I have seen very few arguments about superintelligence that rest on epistemic efficiency. Roughly speaking, epistemic efficiency with respect to X might be interpreted as "smarter in every way than X." But we usually talk about systems that are "smarter in some ways than humans." And the safety problem doesn't seem to change in a qualitative way at the threshold of "smarter in every way." Nor does economic value, or most indicators of interest. The only measure on which that's a fundamental threshold is "how hard it is for humans to do anything useful" (but this is not an indicator people are talking about if they talk about corporations, for obvious reasons…)
So while I might agree that a corporation is not a superintelligence on Nick's definition, this doesn't seem to have much bearing on the way in which the analogy is invoked in discussions. In general, this notion of superintelligence is a sufficient condition for lots of interesting phenomena, but not a necessary condition for almost anything.
It just seems like you semantically disagreeing about the use of the word "superhuman." This seems like a missed opportunity to help communicate about the value alignment problem. (Also, though it's not precisely related, I think that people really do think about AI better when they think about it as "idealized corporation" rather than "idealized human." Corporatization seems to be a better baseline than anthropomorphization, though neither is great.)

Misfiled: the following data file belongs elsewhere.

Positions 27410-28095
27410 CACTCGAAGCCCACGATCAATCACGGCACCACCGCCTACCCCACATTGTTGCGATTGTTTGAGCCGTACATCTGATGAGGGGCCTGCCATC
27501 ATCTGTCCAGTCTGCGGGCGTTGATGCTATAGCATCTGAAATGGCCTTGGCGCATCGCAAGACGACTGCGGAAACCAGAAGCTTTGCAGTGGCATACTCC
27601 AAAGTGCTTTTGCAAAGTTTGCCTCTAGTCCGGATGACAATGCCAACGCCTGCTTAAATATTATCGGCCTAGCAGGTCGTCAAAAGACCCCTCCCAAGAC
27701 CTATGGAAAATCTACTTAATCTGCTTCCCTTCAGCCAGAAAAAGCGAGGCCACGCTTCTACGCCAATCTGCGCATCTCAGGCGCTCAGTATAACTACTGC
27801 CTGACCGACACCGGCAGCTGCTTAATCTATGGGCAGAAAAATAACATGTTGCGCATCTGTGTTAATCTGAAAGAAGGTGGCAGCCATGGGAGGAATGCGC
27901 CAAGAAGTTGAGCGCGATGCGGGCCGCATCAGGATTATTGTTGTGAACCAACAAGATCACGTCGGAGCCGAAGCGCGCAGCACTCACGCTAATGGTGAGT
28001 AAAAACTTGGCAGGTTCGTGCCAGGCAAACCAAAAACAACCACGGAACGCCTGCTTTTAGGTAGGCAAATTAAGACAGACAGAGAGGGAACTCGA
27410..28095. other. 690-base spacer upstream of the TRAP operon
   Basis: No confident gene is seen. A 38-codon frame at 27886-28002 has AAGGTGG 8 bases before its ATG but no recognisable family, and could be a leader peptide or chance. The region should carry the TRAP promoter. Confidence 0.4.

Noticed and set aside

To make things more concrete, I think it is roughly as reasonable to ask about the "value alignment problem for organizations," and that many solutions to the value alignment problem for AI will also be applicable to organizations (and conversely, if someone came to me with an actually good proposal for value alignment for organizations, I would consider it worth-looking-at). Of course I think that value alignment problem for AI systems is much more important, and so where the two problems are disanalogous I care about the AI version (and also I want to reserve undecorated "value alignment" as a technical term referring to the AI version of the problem). But that judgment is unrelated to the epistemic efficiency of corporations---I'd think the same thing even if corporations were epistemically efficient, and I presume so would you.
Your basic complaint with people's use of corporations as an analogy really seems to be that AI systems will become very much more powerful, and that they will never have the same peculiar mix of abilities as human organizations.
(Indeed, assuming that an agent is smarter in every way simply makes the safety problem easier, and many of our disagreements about safety are based on me being willing to assume something like "epistemic efficiency with respect to an average college graduate," at least as a first step.)